They call the workers ‘menials’
And keep on even sucking their blood.

His kasab nama broke a new ground by describing the process of wearing cloth for expressing his Sufistic ideas and beliefs. In his Siharfi, Fard did not spare even the ever hostile Ulama (doctors of law and religion) by expressing their hypocrisy and observing that it hardly avails if an ass is loaded with books. Punjabi Sufi Poetry got a new fillips with the advent of Syed Hashim Shah (1735-1843), a highly learned, prolific and multilingual writer who flourished during the Sikh supremacy in Punjab and who has been mentioned in terms of esteem even by eminent Western scholars.

In Punjabi, he versified the popular love-tragedies of Punjab to describe and acclaim the ‘Kamal Ishq’ (perfect love) of their heroes and heroines (viz. Sassi & Punnu, Heer & Ranjha, Sohni & Mahiwal, Shirin & Farhad).

Among the later Sufis of Punjab, Syed Ghulam Jilani Rohtaki (1749-1819), gave a deep Vedantic touch to his verses. Maulvi Ghulam Rasul, (1813-1874), took refuge under the tragic romance of Sassi Punnu to sing his own emotions and pangs of separations.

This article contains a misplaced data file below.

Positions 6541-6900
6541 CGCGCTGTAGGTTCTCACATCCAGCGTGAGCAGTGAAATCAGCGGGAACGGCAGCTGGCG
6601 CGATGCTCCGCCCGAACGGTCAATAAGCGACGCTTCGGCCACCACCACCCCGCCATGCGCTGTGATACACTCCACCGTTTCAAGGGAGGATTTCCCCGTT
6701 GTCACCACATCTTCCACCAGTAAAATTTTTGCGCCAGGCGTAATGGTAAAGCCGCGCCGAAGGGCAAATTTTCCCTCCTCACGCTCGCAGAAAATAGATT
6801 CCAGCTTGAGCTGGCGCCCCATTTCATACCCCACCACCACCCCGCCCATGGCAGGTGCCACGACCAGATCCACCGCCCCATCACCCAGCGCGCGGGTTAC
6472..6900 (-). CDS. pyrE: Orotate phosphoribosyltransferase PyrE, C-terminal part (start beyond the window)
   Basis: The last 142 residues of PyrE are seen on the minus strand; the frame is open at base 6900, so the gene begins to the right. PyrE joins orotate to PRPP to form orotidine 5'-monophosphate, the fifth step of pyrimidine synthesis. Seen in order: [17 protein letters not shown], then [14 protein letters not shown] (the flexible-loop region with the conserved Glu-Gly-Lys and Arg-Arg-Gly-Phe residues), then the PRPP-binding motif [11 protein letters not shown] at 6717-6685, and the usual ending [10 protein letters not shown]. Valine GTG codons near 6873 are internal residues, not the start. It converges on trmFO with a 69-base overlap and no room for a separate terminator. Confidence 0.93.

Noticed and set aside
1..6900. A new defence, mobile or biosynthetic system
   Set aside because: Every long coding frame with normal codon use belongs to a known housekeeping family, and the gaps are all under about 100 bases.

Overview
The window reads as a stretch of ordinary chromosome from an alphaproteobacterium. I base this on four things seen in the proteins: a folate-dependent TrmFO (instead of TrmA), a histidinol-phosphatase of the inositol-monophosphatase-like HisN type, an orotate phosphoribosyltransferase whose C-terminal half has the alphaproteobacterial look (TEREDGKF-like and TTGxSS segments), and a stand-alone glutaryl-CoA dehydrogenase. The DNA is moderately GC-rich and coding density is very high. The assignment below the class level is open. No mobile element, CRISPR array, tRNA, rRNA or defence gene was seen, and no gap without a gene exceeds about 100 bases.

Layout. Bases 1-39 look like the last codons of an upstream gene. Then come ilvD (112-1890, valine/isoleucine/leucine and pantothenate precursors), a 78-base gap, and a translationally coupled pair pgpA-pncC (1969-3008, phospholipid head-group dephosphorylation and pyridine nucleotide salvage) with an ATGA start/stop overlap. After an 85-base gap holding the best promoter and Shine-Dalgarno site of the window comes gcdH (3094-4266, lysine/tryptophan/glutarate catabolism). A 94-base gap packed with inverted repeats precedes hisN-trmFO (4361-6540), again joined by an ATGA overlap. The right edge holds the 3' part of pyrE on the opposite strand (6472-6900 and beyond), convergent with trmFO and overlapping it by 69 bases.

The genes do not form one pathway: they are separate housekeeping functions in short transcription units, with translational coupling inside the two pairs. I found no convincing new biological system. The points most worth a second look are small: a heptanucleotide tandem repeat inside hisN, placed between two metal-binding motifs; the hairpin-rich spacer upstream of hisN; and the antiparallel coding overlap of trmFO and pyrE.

Sayed Karam Alim Shah (19th Century) contributed musical Khayals (thoughts) and loris (Lullabies) of Sufi effusions to this lore. The musical tunes in which he expressed his sentiments of Divine Love, are popular all over Punjab and more so in Sikh circles. Sometimes he employs even the works peculiar to the Sikh social and religious literature.

Syed Miran Shah (1830-1913) of Jalandhar like Sayid Hashim Shah also symbolized his mystic experience through love legends, his ‘Guldasta’ contains a large numbers of Kafis, Ghazals, Baramah & Satvara.

Syed Mir Hussain of Dinjwan, (Gurdaspur) best conveys the allegorical interpretations of Sassi Punnu, in his version entitled (Bagh-e-Mohabbat, that is, the garden of love. He interpreted almost all the characters, motives, sites, and situations of the tale in metaphorical and metaphysical terms. For his Sassi, instead of being the daughter of someone named Adam Jam was in fact, the human soul itself, and Punnu as the object of union of divine love, herdsmen as mediators of this union etc.

Sain Yatim Shah, another popular Sufi of the Punjab (Distt. Gurdaspur) had versified the same love relations, In order to convey its purport to the lovers by presenting in it’s the struggle between body and the soul, Yatim Shah in this Qissa has woven the beads of mysticism, preached virtuous and moral values to all communities and has explained the way of ignoring worldly things and coming into living contract with the almighty.